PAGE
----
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Search - "zero progress"
I used to measure my performance in features per day (or week, depending on their scope), or tasks/day or loc/day for huge projects. My usual was two to three small features a day, and some progress on a larger one.
Now I’m so burned out and depressed that i measure my progress in the amount of days per week that aren’t “zeros” — as in days where i get literally nothing done. Now any day where i get _anything_ done, no matter how little, is a “good day.” I partially refactored about fifty lines of json builder spaghetti on Tuesday. That was a great day.
This week I’ve had two zeros, and it’s Thursday morning. I think it’s going to be a three zero week.
Worse: performance reviews were due weeks ago. I still haven’t written mine, and have no idea what i would even write. How can i make myself sound good when i can barely even force myself to eat or take a shower?52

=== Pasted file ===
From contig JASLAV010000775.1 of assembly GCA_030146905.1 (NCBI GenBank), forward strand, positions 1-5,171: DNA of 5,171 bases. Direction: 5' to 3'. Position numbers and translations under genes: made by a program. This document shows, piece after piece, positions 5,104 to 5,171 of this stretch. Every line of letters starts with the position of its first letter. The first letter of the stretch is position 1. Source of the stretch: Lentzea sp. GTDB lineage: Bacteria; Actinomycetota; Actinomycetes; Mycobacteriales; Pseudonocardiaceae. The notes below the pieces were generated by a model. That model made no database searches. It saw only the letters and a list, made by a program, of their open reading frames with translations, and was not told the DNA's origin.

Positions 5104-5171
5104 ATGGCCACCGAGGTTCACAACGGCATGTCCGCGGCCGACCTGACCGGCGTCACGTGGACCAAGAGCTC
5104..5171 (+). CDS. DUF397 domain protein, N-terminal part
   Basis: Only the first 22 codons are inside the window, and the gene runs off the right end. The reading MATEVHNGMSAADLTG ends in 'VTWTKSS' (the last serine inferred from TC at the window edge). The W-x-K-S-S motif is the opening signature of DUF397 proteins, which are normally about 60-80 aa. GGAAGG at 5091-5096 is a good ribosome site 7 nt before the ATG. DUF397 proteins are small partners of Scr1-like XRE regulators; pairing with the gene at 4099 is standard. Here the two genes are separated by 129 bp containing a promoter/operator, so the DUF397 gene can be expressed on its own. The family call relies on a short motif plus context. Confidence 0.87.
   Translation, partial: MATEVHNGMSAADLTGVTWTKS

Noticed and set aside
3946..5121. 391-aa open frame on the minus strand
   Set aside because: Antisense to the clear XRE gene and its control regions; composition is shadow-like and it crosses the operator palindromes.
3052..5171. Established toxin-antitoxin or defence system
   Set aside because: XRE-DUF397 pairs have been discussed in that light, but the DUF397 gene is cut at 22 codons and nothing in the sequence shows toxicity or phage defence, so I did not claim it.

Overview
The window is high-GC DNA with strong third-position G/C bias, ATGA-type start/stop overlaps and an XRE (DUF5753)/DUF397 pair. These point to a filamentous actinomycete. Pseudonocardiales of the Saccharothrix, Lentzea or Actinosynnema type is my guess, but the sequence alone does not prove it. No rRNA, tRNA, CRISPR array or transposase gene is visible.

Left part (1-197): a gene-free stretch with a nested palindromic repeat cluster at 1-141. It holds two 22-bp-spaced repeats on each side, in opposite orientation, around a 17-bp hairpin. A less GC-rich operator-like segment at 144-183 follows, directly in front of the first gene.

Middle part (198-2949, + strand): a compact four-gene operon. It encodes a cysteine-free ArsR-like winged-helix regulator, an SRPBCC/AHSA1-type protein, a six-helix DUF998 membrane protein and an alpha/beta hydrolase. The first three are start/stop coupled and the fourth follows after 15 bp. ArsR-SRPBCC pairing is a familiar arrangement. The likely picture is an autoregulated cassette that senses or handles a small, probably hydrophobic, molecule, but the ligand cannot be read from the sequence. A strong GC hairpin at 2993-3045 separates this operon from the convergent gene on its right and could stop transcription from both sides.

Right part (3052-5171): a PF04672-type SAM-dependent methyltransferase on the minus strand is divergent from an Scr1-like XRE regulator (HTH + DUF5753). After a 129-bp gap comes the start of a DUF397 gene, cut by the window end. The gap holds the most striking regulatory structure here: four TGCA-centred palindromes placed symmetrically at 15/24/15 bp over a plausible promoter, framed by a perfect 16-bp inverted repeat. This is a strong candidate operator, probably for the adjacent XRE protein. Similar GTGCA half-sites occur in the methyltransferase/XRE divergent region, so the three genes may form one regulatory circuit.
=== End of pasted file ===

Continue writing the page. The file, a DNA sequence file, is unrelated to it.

I interviewed a guy with quite a few years of experience, university studies from a first world country, very long CV with stuff that he did, most of it relevant to the job, and 5-6 certifications, 2 of which relevant to the job, which would qualify him as an expert (as he himself declared in the CV), of a higher qualification than mine, but less experience.
Welp, if we're gonna hire someone with a higher salary, from whom I am to learn, I better come up with an interesting, but simple to understand problem, relevant to the position, that I would solve in 30 minutes, and give him 2h (surprise factor, unpreparedness, nervousness should be considered).
40 minutes in and I understand that there is lots of doing, lots of code, but the guy has no idea what he's doing.